May 4, 2004 - From the October, 2003 issue

L.A. City Controller's Audit Finds City Mismanaging Its Extensive Real Estate Holdings

The current state of California's budget crisis coupled with the structural hindrances that restrain local governments from being the architects of their own futures have compelled cities statewide to tighten their belts and to optimize their spending. MIR is pleased to present this interview with L.A. City Controller Laura Chick, in which she discusses her recent audit of the city's real estate holdings and the procedural manner in which the office of the controller has changed since charter reform passed.

Laura Chick

When we last spoke you had just taken office as controller. In that interview you stated that under the new charter, the controller's office was under increased public scrutiny and you believed transparacy was an advantageous outcome of the charter reform process. Elaborate on what's changed with adoption of a new charter and with your assuming leadership of the office?

First and foremost, the office has become more visible and involved in more aspects of city government through a function of management audits, or performance audits, as well as through reports or white papers.

You served on the City Council before the charter was passed, and now serve as controller after passage of the charter. What, if anything, changed in city governance as a result of revising the city charter?

Unfortunately, I don't think that some of the changes in the new charter have really been fully implemented yet. One that I can very much point to as a success is the Department of Neighborhood Empowerment and the growth of neighborhood councils. I just went to vote in my own Silverlake Neighborhood Council election, and it was phenomenal, both in terms of how many people were there to vote and also that there were over 45 candidates running for positions on the board. We still need to work on the communication part to make sure neighborhood councils are getting expedient, accurate, easy to understand information so they can weigh in on issues. But, I remember the term "accountability" being a very major word that former Mayor Riordan used as part of his campaign to get support for the charter-that the public wanted more accountability from government. I don't think we're there yet. My audits are a step in the right direction, but there's a ways to go to deliver a truly accountable government that is open, so that the public easily understands how their dollars are allocated.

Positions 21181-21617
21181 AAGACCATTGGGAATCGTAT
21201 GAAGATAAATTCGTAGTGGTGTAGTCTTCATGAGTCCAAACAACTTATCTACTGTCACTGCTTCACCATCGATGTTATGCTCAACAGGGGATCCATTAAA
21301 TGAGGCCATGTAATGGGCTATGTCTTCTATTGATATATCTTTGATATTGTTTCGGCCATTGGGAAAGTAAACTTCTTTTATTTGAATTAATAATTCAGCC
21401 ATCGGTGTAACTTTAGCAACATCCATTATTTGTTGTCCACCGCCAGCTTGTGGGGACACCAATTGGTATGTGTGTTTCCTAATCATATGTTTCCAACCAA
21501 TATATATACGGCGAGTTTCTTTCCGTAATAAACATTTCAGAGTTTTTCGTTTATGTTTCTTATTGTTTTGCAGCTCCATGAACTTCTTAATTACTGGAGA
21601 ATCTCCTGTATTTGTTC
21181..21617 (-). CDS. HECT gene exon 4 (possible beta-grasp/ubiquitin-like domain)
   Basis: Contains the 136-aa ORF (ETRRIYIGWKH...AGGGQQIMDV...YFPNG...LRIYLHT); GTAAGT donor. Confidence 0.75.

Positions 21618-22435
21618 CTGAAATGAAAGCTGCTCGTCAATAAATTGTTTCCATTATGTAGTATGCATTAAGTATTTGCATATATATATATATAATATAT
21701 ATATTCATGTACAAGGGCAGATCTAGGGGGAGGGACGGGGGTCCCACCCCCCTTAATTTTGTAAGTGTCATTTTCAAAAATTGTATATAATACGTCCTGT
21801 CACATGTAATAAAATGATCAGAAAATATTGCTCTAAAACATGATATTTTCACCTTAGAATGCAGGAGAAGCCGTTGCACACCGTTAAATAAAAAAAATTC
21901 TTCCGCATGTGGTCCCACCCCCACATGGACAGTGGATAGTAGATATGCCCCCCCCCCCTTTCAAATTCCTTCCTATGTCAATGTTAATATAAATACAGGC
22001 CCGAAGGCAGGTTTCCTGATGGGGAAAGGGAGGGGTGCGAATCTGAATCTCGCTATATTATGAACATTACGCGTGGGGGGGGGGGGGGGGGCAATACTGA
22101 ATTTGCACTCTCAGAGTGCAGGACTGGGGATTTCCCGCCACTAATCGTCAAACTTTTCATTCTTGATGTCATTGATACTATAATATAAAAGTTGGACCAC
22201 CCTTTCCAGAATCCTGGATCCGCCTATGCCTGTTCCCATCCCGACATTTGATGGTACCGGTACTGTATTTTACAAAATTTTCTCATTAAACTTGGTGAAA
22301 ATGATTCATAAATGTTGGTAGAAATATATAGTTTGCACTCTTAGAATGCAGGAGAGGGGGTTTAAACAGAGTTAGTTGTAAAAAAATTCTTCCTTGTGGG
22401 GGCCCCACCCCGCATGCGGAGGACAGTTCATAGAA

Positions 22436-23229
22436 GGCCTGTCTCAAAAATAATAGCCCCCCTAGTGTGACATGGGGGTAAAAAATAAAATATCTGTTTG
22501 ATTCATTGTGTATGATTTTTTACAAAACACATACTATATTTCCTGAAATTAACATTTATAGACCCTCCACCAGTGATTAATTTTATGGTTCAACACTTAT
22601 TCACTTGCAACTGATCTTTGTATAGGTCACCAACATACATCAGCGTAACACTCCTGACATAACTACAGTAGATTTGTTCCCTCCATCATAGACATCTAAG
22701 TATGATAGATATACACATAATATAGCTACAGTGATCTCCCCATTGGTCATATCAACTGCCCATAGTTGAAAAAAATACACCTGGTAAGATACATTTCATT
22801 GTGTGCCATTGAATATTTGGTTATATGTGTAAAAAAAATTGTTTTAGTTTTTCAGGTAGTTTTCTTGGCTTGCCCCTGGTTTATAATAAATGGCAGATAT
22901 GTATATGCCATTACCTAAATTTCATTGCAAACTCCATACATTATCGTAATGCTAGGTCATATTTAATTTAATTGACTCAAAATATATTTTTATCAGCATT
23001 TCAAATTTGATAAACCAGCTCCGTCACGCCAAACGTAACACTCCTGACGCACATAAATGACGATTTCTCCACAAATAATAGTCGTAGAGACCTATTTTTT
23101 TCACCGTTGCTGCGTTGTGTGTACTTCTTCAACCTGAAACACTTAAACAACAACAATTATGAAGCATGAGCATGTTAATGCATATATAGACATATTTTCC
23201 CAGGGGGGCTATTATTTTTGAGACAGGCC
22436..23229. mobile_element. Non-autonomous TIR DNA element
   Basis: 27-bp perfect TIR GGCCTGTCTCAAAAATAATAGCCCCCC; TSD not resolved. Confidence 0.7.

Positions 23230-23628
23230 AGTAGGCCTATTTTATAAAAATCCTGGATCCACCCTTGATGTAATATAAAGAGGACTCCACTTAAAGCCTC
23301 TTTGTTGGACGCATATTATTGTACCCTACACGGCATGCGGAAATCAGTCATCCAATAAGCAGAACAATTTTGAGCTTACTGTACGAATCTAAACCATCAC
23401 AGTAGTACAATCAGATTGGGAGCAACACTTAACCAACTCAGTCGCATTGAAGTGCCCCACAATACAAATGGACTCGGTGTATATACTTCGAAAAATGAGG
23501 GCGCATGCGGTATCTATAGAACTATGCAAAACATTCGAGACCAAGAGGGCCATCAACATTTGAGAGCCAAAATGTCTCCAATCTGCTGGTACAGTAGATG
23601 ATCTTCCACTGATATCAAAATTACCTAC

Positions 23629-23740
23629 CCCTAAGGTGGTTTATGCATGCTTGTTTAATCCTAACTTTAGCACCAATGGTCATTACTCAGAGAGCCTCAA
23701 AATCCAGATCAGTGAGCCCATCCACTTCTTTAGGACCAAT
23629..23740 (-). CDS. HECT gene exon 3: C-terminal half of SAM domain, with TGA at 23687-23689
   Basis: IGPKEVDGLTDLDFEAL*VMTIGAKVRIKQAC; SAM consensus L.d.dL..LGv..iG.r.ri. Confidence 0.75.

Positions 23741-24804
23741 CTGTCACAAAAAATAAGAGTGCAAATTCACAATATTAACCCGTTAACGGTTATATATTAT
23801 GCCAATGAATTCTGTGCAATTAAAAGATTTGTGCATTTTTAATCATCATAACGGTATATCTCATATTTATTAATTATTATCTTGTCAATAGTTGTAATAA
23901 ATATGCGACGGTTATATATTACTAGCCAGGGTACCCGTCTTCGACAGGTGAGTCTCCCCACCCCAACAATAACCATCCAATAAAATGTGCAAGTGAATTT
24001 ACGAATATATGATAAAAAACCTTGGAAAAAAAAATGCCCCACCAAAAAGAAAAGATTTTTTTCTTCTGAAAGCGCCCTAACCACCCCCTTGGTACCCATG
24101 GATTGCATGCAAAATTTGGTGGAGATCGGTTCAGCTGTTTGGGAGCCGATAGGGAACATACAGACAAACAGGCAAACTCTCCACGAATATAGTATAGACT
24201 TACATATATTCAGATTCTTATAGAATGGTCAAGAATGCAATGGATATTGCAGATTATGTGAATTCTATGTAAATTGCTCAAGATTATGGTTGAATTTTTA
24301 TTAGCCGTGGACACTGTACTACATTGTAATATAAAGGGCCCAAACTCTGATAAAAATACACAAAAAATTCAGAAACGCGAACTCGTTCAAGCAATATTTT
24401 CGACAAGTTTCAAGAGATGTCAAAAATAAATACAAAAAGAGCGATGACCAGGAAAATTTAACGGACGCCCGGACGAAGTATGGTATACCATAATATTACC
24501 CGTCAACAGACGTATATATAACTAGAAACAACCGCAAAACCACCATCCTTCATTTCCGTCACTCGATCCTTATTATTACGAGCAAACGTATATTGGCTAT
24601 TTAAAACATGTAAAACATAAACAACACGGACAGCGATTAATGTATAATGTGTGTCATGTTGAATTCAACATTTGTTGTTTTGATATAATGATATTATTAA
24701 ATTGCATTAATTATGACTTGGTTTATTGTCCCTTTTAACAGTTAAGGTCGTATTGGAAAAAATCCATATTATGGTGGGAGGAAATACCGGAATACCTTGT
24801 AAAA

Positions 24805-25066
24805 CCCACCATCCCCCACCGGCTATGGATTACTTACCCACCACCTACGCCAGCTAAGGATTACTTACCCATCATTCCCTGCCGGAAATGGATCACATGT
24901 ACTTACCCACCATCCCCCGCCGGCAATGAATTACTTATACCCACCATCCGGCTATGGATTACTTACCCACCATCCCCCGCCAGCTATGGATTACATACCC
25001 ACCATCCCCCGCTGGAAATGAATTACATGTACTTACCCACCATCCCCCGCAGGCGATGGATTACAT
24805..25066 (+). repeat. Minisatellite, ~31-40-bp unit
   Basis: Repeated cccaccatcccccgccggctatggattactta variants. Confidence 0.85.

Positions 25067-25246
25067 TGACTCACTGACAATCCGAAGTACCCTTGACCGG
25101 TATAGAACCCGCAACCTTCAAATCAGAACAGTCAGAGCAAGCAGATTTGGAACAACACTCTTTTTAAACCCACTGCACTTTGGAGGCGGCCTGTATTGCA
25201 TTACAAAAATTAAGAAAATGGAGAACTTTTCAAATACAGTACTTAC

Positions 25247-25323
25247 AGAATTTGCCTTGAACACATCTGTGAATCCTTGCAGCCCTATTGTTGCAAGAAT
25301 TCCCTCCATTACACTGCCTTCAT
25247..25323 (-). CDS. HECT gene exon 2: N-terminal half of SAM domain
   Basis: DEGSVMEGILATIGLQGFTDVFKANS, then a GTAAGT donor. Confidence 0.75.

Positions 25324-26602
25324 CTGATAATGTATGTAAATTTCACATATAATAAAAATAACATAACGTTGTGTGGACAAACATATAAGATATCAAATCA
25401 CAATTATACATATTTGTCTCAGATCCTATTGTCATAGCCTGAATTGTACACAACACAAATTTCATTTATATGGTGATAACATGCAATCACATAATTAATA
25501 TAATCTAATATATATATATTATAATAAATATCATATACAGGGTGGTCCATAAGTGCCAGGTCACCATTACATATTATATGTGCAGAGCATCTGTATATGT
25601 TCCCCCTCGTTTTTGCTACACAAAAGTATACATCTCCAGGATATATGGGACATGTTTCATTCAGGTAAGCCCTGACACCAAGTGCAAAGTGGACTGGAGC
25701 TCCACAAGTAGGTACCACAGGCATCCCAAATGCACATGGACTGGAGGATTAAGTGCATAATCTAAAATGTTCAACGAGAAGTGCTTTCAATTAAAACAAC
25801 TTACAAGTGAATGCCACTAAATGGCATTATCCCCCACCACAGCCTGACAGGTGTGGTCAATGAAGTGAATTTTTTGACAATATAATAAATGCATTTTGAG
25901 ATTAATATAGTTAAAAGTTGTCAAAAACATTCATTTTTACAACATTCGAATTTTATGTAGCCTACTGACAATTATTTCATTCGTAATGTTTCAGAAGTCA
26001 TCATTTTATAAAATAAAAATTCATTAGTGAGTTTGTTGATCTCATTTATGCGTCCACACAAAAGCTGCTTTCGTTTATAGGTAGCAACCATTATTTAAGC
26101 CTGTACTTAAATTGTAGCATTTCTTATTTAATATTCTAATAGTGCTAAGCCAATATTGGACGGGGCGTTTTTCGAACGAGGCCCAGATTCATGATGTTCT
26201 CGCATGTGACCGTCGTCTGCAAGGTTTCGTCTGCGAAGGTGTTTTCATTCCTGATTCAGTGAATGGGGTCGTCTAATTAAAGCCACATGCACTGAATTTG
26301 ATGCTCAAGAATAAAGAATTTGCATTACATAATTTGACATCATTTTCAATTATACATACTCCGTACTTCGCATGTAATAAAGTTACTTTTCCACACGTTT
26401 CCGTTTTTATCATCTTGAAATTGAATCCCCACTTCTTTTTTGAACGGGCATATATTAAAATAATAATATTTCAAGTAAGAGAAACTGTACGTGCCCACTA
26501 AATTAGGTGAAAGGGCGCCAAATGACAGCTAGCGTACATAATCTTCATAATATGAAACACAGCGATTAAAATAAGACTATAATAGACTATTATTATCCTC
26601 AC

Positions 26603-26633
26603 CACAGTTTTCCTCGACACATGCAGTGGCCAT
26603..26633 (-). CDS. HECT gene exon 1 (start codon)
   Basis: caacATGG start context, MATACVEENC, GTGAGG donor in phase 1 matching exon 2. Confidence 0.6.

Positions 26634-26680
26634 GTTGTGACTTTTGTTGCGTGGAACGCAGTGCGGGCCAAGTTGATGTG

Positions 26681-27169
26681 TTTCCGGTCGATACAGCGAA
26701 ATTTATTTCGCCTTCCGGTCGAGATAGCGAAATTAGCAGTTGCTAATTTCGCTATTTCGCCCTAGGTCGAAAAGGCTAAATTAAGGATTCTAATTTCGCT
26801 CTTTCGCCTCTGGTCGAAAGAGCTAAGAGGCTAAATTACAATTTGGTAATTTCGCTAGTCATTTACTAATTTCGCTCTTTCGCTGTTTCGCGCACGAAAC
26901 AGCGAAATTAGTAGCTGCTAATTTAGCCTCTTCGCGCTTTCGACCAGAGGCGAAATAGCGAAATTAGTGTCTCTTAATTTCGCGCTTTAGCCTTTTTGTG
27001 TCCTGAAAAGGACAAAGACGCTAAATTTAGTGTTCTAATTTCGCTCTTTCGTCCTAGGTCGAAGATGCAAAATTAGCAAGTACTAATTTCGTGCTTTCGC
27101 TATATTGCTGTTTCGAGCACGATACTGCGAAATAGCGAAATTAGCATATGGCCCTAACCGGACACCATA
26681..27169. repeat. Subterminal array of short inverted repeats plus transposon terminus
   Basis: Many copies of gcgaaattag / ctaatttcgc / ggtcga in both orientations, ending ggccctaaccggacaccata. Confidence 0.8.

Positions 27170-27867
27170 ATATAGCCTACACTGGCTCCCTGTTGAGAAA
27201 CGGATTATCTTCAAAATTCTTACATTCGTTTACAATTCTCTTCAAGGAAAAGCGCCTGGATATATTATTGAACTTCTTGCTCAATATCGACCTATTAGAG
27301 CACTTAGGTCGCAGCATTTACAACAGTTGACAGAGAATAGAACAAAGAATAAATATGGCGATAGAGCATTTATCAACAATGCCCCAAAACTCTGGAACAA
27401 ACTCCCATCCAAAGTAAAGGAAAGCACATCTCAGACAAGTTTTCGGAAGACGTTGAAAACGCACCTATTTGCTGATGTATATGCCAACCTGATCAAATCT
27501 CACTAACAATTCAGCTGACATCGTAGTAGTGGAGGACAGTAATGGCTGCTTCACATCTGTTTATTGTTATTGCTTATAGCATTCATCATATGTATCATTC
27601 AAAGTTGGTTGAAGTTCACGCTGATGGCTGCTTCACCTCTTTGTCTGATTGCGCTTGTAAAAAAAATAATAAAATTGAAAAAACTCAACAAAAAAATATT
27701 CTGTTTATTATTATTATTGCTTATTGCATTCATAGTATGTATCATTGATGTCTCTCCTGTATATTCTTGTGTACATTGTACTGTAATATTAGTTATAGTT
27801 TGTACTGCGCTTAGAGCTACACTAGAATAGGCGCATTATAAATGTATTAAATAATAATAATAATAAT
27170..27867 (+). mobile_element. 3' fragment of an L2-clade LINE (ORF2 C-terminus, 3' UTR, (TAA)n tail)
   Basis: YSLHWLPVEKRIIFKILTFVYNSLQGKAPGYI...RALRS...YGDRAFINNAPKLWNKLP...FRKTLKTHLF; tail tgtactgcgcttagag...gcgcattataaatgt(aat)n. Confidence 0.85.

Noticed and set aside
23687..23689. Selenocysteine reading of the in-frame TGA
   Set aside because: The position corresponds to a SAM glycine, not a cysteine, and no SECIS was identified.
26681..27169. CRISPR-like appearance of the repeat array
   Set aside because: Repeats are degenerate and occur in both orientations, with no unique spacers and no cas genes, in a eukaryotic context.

In your recently released audit of the city's real estate holdings, you stated "the real estate holdings of the city of LA are vast, valuable and diversified. But, instead of a clear vision and mandate in overseeing these assets, the city is flying by the seat of its pants." Could you elaborate on what your audit found and its conclusions?

The city owns a lot of very valuable real estate all over Los Angeles. Some is property with occupied buildings, others are surplus properties-property that isn't improved and doesn't have a specific use. What we found was that while we own very valuable property, we do not have d real understanding of the value of that property. We don't have any kind of comprehensive or comprehensible inventory of that property. We enter into leases with no over-arching plan that predicts the city's workforce space needs. We go out to the public with bond measures to build libraries and police stations and yet we have no accurate analysis of all of the existing space and how it's being currently used. We have good people working in the General Services Department on this, but our whole approach is antiquated-we don't have the right software, and we're approaching this in an extremely unproductive, amateurish manner.